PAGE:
The CTU Biennial conference in October was an opportunity to reflect on the significant gains made for working people during the Government’s first two years in power - and to challenge it to go further.
In her speech to the conference, Prime Minister Jacinda Ardern spoke of her Government’s achievements.
They include the lowest rate of unemployment in 11 years and the creation of 92,000 new jobs.
In April this year a $1.20 increase to the minimum wage put the Government on track to meet its goal of lifting the minimum to $20 an hour by 2021.
“With more jobs and better wages we’re seeing real improvement in New Zealanders’ wallets,” the Prime Minister said.
Jacinda Ardern also highlighted measures including restoring the right to reasonable meal and rest breaks, extending paid parental leave to six months, and introducing domestic violence leave to support those escaping it.
She said the Government had made changes to the Employment Relations Act to “give voice to the greatest asset we have, our workforce and our people”. The changes make it easier for workers to know about and join their union, and strengthen collective bargaining and union rights.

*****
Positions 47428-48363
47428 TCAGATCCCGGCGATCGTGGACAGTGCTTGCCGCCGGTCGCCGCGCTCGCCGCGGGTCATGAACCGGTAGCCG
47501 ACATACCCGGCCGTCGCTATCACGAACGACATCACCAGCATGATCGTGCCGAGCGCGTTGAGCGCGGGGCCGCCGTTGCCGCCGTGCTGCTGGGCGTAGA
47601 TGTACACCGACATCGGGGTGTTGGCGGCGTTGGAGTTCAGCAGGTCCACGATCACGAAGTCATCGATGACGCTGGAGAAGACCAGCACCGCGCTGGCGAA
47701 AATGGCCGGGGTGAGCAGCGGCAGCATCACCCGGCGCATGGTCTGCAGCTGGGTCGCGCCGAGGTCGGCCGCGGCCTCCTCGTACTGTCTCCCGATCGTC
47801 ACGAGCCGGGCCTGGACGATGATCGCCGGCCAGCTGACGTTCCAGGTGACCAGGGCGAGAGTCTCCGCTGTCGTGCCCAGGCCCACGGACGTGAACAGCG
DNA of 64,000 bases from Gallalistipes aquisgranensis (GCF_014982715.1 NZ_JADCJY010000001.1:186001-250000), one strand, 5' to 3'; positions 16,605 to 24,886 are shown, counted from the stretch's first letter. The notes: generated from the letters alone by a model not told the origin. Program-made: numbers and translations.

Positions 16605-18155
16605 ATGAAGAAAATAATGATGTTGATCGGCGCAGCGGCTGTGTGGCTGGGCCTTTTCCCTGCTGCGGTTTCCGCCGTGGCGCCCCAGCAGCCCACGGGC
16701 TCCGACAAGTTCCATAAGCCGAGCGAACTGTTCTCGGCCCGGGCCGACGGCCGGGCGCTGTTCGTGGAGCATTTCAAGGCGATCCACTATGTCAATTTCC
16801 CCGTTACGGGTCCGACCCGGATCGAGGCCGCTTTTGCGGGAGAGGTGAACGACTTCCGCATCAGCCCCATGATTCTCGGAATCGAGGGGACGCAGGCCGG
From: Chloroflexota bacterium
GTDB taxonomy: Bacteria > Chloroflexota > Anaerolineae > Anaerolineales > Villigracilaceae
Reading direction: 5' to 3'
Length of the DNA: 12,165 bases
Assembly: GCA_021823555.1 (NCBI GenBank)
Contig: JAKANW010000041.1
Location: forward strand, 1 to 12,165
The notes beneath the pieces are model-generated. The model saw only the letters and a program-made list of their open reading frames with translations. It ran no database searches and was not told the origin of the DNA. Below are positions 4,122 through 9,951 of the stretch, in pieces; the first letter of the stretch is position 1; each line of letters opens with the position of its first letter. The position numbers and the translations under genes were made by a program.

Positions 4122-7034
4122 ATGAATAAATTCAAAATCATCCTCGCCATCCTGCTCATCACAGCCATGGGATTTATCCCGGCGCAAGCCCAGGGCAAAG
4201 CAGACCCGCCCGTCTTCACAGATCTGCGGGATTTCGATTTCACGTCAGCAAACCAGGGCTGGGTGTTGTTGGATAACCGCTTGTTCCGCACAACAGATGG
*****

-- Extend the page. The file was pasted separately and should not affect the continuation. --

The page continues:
Other gains include the largest pay increases in a decade for nurses and teachers, along with significant investment in the mental health workforce.
On the equal pay front a claim for Oranga Tamariki social workers has seen them gain pay increases of up to 30%, while the care and support settlement was extended to mental health and addiction workers.
The Prime Minister acknowledged the frustration of those who believe the Government should be doing more, faster.
She said work is continuing to update pay equity legislation and to progress equal pay claims, and that Fair Pay Agreements are “part of the longer term solution for those ... in the low wage economy”.
But she said challenges caused by years of neglect under National require more than a quick fix.
“We need to stay in Government long enough to ensure these policies stick and prove their worth... We are delivering, but we have so much more to deliver.”
A survey of wāhine Māori in the PSA has drawn a fantastic response - with more than 900 members taking the time to tell us about their employment experiences.
Your salaries generally reflect the gender and ethnic pay gaps seen in the wider workforce with Pākeha men well out in front of other groups.
That’s why we’ve made a submission on the Government’s new discussion document on FPAs and have been encouraging members to make sure their voices are heard.
Their role is to organise and advocate for Māori members in their sectors. They also represent their sectors on Te Kōmiti o Te Rūnanga o Ngā Toa Awhina and on sector committees.
Staff from the Ministry’s policy teams have attended UN indigenous rights forums in Geneva and New York.